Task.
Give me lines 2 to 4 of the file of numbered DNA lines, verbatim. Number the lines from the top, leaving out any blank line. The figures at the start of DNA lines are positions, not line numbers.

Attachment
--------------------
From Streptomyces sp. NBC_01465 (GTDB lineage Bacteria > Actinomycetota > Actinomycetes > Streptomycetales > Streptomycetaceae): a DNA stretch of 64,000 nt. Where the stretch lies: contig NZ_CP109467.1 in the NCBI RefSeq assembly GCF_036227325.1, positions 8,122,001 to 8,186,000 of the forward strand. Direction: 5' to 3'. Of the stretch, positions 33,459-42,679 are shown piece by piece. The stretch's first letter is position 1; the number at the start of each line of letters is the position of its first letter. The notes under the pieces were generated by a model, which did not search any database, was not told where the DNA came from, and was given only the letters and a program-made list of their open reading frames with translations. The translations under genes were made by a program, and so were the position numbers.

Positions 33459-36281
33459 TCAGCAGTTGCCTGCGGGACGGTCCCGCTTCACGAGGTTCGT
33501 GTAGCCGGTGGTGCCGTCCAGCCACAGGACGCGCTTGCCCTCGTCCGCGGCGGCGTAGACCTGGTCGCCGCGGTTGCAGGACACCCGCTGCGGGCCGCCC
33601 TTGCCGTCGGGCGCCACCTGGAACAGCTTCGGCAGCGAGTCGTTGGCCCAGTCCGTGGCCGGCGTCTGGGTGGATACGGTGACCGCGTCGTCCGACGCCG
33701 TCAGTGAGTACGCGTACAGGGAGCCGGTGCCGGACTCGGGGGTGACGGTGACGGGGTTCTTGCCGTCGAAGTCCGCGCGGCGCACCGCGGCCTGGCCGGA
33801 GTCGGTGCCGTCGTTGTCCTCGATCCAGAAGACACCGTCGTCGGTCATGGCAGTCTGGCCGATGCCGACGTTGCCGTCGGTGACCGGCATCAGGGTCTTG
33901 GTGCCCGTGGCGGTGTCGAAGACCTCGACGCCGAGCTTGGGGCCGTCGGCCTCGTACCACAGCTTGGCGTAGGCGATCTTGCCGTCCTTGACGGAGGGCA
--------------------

Positions 33459-36281
33459 TCAGCAGTTGCCTGCGGGACGGTCCCGCTTCACGAGGTTCGT
33501 GTAGCCGGTGGTGCCGTCCAGCCACAGGACGCGCTTGCCCTCGTCCGCGGCGGCGTAGACCTGGTCGCCGCGGTTGCAGGACACCCGCTGCGGGCCGCCC